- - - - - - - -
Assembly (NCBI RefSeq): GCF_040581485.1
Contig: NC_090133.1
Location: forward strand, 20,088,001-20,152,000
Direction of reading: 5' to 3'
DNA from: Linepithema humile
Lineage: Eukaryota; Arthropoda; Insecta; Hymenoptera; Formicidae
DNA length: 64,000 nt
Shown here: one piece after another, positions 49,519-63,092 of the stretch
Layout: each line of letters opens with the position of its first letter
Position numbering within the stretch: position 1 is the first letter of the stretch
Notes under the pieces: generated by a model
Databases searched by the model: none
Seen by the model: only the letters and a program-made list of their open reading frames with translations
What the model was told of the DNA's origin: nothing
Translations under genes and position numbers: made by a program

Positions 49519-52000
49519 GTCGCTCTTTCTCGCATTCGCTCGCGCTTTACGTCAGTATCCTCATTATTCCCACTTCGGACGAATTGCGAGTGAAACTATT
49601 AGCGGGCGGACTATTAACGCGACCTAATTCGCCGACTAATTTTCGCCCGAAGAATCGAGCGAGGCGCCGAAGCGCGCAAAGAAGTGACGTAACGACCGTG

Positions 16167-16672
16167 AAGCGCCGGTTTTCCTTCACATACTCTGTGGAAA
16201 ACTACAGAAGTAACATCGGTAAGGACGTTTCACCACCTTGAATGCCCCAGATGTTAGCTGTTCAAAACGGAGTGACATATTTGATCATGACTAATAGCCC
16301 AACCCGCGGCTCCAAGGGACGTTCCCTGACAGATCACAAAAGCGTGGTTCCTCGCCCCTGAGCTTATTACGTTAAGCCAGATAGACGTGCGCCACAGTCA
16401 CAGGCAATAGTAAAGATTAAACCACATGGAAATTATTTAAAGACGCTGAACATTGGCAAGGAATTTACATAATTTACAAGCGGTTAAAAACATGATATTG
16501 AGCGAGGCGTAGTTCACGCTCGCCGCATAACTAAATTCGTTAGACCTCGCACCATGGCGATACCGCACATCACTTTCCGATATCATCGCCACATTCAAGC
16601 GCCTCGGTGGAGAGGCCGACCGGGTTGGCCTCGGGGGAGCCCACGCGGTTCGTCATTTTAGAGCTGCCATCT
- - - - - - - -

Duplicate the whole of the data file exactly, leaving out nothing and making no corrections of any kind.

Assembly (NCBI RefSeq): GCF_040581485.1
Contig: NC_090133.1
Location: forward strand, 20,088,001-20,152,000
Direction of reading: 5' to 3'
DNA from: Linepithema humile
Lineage: Eukaryota; Arthropoda; Insecta; Hymenoptera; Formicidae
DNA length: 64,000 nt
Shown here: one piece after another, positions 49,519-63,092 of the stretch
Layout: each line of letters opens with the position of its first letter
Position numbering within the stretch: position 1 is the first letter of the stretch
Notes under the pieces: generated by a model
Databases searched by the model: none
Seen by the model: only the letters and a program-made list of their open reading frames with translations
What the model was told of the DNA's origin: nothing
Translations under genes and position numbers: made by a program

Positions 49519-52000
49519 GTCGCTCTTTCTCGCATTCGCTCGCGCTTTACGTCAGTATCCTCATTATTCCCACTTCGGACGAATTGCGAGTGAAACTATT
49601 AGCGGGCGGACTATTAACGCGACCTAATTCGCCGACTAATTTTCGCCCGAAGAATCGAGCGAGGCGCCGAAGCGCGCAAAGAAGTGACGTAACGACCGTG

Positions 16167-16672
16167 AAGCGCCGGTTTTCCTTCACATACTCTGTGGAAA
16201 ACTACAGAAGTAACATCGGTAAGGACGTTTCACCACCTTGAATGCCCCAGATGTTAGCTGTTCAAAACGGAGTGACATATTTGATCATGACTAATAGCCC
16301 AACCCGCGGCTCCAAGGGACGTTCCCTGACAGATCACAAAAGCGTGGTTCCTCGCCCCTGAGCTTATTACGTTAAGCCAGATAGACGTGCGCCACAGTCA
16401 CAGGCAATAGTAAAGATTAAACCACATGGAAATTATTTAAAGACGCTGAACATTGGCAAGGAATTTACATAATTTACAAGCGGTTAAAAACATGATATTG
16501 AGCGAGGCGTAGTTCACGCTCGCCGCATAACTAAATTCGTTAGACCTCGCACCATGGCGATACCGCACATCACTTTCCGATATCATCGCCACATTCAAGC
16601 GCCTCGGTGGAGAGGCCGACCGGGTTGGCCTCGGGGGAGCCCACGCGGTTCGTCATTTTAGAGCTGCCATCT